Innovative Peer-to-Peer Drug Prevention Initiative Shows Promising Results with High School Students
As the U.S. is facing its most challenging drug epidemic in history, the need to prevent adolescence drug misuse is imperative. For the past two years, Mentor Foundation USA and George Washington University have piloted an innovative drug prevention peer-to-peer initiative at three high schools in Columbia County, NY.
The program, which engages youth through social media is showing some promising results in terms of shifts in attitudes towards drugs and intent to use. Read the published report, or download as PDF.
The interactive “multi-media” initiative is called Living the Example (LTE), a program that incorporates messages for prevention specifically designed to counteract the misinformation adolescents have about drugs and alcohol. Messages are framed to promote the benefits of prevention behaviors.
“This approach to branding, an alternative, healthy behavior, or ‘counter-marketing’ as it has been termed in tobacco control, has been highly effective and is recognized as one of the main elements in successful prevention programs, such as in tobacco control,” says Principal Investigator, Dr. Doug Evans, a pioneer in the use of this strategy. Dr. Evans is a Professor of Prevention and Community Health & Global Health, with Milken Institute School of Public Health at George Washington University.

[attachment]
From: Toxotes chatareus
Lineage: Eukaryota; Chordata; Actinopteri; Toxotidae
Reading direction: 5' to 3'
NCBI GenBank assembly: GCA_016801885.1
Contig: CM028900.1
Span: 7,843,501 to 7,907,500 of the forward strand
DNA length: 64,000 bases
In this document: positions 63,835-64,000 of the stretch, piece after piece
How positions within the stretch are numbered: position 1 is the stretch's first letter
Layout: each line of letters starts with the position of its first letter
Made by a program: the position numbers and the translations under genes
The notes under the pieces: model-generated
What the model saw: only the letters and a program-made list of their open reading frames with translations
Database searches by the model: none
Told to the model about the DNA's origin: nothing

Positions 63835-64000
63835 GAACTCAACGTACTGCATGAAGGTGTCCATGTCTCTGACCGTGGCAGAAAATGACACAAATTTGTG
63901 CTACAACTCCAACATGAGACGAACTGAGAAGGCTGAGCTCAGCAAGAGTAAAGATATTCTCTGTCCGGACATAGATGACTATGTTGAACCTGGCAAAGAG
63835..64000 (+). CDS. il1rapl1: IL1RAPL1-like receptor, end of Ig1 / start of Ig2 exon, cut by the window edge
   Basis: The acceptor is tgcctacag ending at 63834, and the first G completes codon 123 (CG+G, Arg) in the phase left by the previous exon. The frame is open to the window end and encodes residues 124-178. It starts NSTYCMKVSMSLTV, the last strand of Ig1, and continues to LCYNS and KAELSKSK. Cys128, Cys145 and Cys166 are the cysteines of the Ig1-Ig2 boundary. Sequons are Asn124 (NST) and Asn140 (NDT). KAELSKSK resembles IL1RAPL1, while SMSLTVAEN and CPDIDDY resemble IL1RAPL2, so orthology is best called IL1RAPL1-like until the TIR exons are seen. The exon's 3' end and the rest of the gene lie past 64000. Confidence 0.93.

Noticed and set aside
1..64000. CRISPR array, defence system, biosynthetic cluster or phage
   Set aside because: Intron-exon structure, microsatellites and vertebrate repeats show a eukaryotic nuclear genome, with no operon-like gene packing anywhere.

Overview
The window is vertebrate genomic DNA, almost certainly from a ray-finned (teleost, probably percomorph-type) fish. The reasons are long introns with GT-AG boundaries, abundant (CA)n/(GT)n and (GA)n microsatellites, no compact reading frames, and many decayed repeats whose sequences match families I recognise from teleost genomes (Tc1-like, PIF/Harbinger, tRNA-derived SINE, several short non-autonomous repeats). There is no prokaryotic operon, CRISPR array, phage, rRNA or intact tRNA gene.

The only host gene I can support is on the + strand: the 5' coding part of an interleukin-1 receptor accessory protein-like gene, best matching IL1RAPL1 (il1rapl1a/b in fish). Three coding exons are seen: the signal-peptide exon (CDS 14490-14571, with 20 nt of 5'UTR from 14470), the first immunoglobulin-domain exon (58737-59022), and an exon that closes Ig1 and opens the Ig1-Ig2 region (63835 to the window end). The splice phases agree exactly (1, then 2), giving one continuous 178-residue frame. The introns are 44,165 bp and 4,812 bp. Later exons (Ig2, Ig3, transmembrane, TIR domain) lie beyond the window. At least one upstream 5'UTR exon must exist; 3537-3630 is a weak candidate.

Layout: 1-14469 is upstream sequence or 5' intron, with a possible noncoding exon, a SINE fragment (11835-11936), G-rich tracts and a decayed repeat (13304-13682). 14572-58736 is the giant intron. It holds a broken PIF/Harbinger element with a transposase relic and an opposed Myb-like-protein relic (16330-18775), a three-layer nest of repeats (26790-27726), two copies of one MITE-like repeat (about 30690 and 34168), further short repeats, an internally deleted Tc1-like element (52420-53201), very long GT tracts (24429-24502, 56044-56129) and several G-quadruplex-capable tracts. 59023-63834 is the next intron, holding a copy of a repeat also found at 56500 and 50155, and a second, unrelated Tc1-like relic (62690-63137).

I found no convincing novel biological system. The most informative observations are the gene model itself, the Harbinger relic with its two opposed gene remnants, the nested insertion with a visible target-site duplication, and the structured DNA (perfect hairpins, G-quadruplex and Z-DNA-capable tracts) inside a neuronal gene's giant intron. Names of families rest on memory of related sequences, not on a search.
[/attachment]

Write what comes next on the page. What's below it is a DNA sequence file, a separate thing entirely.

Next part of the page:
Youth Ambassadors are trained to create LTE branded prevention messages, disseminate them via social media platforms, and engage peers in their preferred social networks, with the intention of increasing peer interaction around the brand’s core messaging.
Positive receptivity to LTE messages was associated with some evidence of reduced self-reported drug use intentions, specifically for marijuana use, and reports of intent to use any drug. Among youth who reported exposure and receptivity to LTE, they reported a significant decrease in marijuana use intentions. The most common overall reason for drug use among all respondents was family stress (81.3%), boredom (40%) and academic stress (40%).
“Findings from the study suggest that peer-to-peer substance use prevention via social media is a promising strategy, especially given the low cost and low burden as an intervention channel, which schools, communities, and prevention programs can use as an approach, even in low resource settings,” says Michaela Pratt, President of Mentor Foundation USA.
“Through our international network, Mentor Foundation shares over 20 years of global experience in best prevention practices, and Mentor Foundation USA has always been a pioneer in empowering young people to become their own advocates for drug prevention.”
This program was generously supported by The Conrad N. Hilton Foundation, Rip Van Winkle Foundation, among local foundations in Columbia County.
Mentor Foundation USA is a member affiliate of Mentor International, which was founded in 1994 by Her Majesty Queen Silvia of Sweden and the World Health Organization and is the largest network of its kind for evidence based programs that prevent drug abuse among youth.
Collectively, Mentor has implemented projects in over 80 countries impacting more than 6 million youth. Mentor Foundation USA is a Delaware registered 501(c)3 non-profit organization.